Well, we've got some videos of Harry from last year, standing at the front - and we were sure that he was wagging his tail and just watching the musicians! But, generally, the pigs do seem more laid back, actually.

People and pigs (and now goats, too!) all have a good time!

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And how do you think PITW’s advocacy for veganism ties into the work that you do?

In lots of ways! I think the danger is to exclude people, because what we want is as many people who are not vegan or vegetarian coming here as possible, so they can make that connection.

At the moment, we're doing an investigation into so called “free range” pigs. Ralph, a pig we recently rescued, sadly died because he had pneumonia and sepsis. He was from a “free range” pig farm, and he kept going for a week. The fight was incredible, he really wanted to live.

When I put the pictures up on social media of Ralph when he was coughing, we actually got a comment saying that it was ‘distasteful’. Well, it's not distasteful. It's horrendous, and I'm sorry if it offends somebody, but that's how it is.

If you're aware of what's going on, you can't not do anything about it. We’d be hypocrites if we didn't try to help.


Patsy and Saffron

I think vegans are just so heavily burdened with this information and seeing these horrific pictures. We're aware of it, we know. I think it's about reaching out to those who are not aware, who need to be informed.

You can sometimes tell the people who come here that are not vegan - you know, they'll roll their eyes, or they'll look up at the sky when you're talking. They can't quite look you in the eye. But I think once you make a connection with a pig, you find out that that pig is no different - because you can't differentiate them from a pig in a factory farm. They're all sentient beings, and we've got pigs here that have been in that factory farm environment.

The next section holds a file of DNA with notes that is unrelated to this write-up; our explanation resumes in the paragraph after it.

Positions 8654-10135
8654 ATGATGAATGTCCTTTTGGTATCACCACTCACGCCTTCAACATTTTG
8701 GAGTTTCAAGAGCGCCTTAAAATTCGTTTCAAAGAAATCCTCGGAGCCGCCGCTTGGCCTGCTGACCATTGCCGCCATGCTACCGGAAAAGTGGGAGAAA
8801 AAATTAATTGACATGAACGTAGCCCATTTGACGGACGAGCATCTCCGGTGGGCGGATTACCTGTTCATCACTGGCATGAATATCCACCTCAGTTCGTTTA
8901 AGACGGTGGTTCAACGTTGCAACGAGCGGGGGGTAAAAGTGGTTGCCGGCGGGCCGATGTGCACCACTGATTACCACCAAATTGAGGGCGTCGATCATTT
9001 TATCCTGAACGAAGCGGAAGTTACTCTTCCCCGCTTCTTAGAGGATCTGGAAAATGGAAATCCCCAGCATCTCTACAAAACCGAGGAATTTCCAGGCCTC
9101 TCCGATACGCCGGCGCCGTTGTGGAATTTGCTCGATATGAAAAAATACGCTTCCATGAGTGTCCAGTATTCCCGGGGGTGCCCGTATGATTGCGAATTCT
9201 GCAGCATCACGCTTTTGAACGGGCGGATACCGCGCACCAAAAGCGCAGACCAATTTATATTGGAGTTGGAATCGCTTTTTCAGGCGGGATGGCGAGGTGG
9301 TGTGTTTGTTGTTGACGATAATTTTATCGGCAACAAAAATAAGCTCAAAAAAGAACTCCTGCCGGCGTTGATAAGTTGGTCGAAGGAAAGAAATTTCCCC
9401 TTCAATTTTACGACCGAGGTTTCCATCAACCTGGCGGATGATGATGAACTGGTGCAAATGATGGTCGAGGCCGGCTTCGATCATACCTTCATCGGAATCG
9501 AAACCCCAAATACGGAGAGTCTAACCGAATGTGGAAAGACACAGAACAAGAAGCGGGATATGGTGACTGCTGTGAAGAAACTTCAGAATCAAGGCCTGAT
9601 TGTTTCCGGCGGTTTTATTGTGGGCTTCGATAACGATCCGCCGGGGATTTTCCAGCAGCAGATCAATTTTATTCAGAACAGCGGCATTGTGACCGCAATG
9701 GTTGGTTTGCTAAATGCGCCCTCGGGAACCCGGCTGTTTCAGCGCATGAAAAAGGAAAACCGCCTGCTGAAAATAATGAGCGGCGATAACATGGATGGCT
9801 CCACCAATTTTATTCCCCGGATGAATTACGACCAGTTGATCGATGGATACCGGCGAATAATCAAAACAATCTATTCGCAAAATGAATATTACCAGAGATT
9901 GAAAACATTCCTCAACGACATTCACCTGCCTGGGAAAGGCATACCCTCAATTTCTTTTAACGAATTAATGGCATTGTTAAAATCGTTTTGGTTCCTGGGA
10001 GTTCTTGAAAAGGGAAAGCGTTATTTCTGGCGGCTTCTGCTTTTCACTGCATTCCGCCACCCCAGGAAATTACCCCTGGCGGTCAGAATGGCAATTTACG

All our cakes and all the drinks and everything we serve is vegan. And we also do outreach work - we'll talk to schoolchildren, show them slides about the pigs behaving naturally, and then we'll contrast that with the factory farm pigs so they can see the difference.

Everyone can do what they can do, and every little bit matters. People often say that it’ll make no difference, but it does. If you don't eat meat for a week, or you cut down, it makes a huge difference.

Aside from attending events, how can people help to support the work that you do here?

There are lots of ways!

For a sanctuary of our size, we have a quite big team and we've got different groups of volunteers that do different things. We've got a welfare team, for example, that focus on the welfare needs. And then we've got a maintenance team who do all the woodwork, and we've got an event team. We're always in need of more volunteers!

People fundraise for us and maybe have a stall, or a little event; we've had schoolchildren helping to raise money. Donations are also extremely helpful - we do adoption certificates, and we have merchandise like t shirts and tote bags. And we have some people that subscribe to give a donation on a monthly basis.

We're always coming up with different ways of raising money, because our vet bills every month are around £1000. And then there’s the cost of maintaining the woods, purchasing the pig feed, and the costs associated with the campaigning and rehoming work. If every weekend we have two tours each day, that covers just one weeks’ worth of pig feed. So there are continual costs, which means that donations are always appreciated!

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What is the future for Pigs in the Wood? Any long term goals?

Yes! My goal is for Pigs in the Wood to become an educational centre, as well as being open for visitors. We’d like to have groups of children coming at various ages, so we can talk about animal welfare, the environment, the woodland, and so on.

I'd love to expand into the fields adjacent to the woodland, and not only rescue pigs but educate people about all animals; whether it's cows, chickens, or sheep. They all experience horrendous lives as a result of farming and are not valued as they should be.

We’d also like to build some shepherd huts, so people can come and stay and help out.

I often learn from going to other sanctuaries how they do things – I recently stayed at Retreat for a week and it was a really good learning experience, and it made me more determined to keep going. I feel we've got something really unique here - I've not been to another sanctuary where the animals are not in confined areas. They've usually got more space, but they haven't got that freedom.

I think we're really fortunate. We’re so privileged to have this, and to see the animals living happily and free.